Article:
By Dean Weingarten
Arizona - -(Ammoland.com)- The label “gun violence” has become epidemic in the debate about firearms law and the second amendment. “Gun Violence” is a propaganda metric designed to win the debate in public discourse about the second amendment. It accomplishes this by defining the terms in a way favorable to gun prohibition efforts. Here is a example to illustrate the technique, using hospitals.
No one favors people dying in hospitals. Why would anyone want someone to die in a hospital? Therefore, we can create a legislative solution to hospital deaths. We can prevent nearly all hospital deaths with a simple law. All we need to do is to outlaw hospitals. Then people will not die in hospitals, and we will have virtually eliminated hospital deaths!
Of course, the overall death rate will now rise because the usefulness of hospitals will have been outlawed along with hospital deaths.
This is the construct of the term “gun violence”. When you lump all violence in which a gun is used into one category and define reducing that number as a positive good, in and of itself, you necessarily discard or negate anything positive that results from “gun violence”, and ignore violence that results from the substitution of other methods. That is the semantic trick that is being employed in this instance.
To avoid this trap, researchers need to look at all unjustified violence to see if policies that reduce “gun violence” reduce overall unjustified violence. If substitution of other methods increased the level of overall unjustified violence, or if no significant change in the level of unjustified violence occurs, then the policy had no positive effect. Ideally, but far more difficult, the research should be over sufficient time to take into account long term effects. That is the method that John Lott and other researchers used when they found that more guns resulted in less crime.
I use the term unjustified violence because violence itself is neutral, like gravity. Violence can be used for good or evil. If violence is used to defend the innocent or to protect society, it can most certainly be good. If violence is used for evil purposes, it can be evil.
Medically, this is similar to testing a new drug to prevent strokes, but ignoring the number of people who are given the drug who are dying of heart attacks. Doctors, who would never condone giving a drug that caused as many or more deaths as it prevented, seem to have no qualms about prescribing “gun control” without considering the lethal side effects of such measures.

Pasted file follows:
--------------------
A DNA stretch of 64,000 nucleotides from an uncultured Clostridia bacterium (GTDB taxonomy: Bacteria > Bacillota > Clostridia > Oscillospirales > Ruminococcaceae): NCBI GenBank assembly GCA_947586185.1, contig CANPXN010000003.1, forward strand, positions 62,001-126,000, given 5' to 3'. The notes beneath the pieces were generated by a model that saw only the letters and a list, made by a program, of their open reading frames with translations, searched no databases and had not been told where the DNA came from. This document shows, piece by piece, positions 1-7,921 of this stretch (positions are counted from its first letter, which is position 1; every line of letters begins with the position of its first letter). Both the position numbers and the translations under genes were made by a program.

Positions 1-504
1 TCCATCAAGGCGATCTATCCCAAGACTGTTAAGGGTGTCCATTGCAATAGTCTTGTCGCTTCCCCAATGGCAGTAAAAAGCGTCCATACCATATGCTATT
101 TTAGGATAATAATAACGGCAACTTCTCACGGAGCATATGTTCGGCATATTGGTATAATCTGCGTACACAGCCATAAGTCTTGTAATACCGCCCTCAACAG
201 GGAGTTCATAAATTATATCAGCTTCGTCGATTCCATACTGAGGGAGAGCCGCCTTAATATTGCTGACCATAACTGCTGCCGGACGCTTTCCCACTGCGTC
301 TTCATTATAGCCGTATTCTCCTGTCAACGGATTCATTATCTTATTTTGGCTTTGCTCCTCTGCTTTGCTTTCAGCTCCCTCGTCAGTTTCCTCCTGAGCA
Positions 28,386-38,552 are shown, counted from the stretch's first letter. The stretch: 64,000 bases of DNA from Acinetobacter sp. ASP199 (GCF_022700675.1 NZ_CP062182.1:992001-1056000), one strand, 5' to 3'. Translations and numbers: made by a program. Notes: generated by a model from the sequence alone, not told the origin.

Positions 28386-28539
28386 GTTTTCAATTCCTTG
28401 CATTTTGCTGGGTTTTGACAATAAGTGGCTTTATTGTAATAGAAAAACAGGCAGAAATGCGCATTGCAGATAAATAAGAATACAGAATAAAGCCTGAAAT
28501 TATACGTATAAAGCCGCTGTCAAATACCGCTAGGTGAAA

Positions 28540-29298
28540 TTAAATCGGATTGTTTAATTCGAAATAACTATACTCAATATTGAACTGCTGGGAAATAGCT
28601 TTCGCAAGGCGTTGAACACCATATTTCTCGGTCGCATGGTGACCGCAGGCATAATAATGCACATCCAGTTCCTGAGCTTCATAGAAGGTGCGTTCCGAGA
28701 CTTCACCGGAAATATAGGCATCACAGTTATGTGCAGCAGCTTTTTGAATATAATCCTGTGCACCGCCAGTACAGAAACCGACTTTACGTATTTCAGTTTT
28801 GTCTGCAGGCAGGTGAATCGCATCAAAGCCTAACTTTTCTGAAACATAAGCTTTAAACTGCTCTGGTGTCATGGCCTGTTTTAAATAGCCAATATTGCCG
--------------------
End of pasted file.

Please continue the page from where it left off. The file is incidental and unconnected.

Many papers have been written that measure the propaganda metric “gun violence” or often “gun deaths”. When you see that metric in a paper, it shows that the authors are engaged in either academic fraud or academic malpractice. Either the authors did not consider the possibilities of positive uses of guns or the substitution of other methods, or they are making a political statement that death by gunshot is more wrong than death by knife, bomb, arson, blunt object, or beating by hands and feet. If they did not consider positive uses of guns or substitution of methods, their work can be discarded as fatally flawed. If they are making a political statement, then the work is political advocacy, not academic study.
If as many or more people die by murder and suicide after a gun ban as before the ban, all other factors being equal, then the ban has not had a positive effect. Of course, serious research needs to look at trends, multiple regression analysis, and numerous other factors, because “all other factors being equal” is a very rare condition in the real world. There are many ways to commit academic fraud and to lie with statistics.
It is clear that researchers who only measure “gun violence” or “gun deaths” are pushing propaganda, not serious research into ways to reduce the unjustified death rate.
c2014 by Dean Weingarten: Permission to share is granted when this notice is included. Link to Gun Watch
About Dean Weingarten;
Dean Weingarten has been a peace officer, a military officer, was on the University of Wisconsin Pistol Team for four years, and was first certified to teach firearms safety in 1973. He taught the Arizona concealed carry course for fifteen years until the goal of constitutional carry was attained. He has degrees in meteorology and mining engineering, and recently retired from the Department of Defense after a 30 year career in Army Research, Development, Testing, and Evaluation.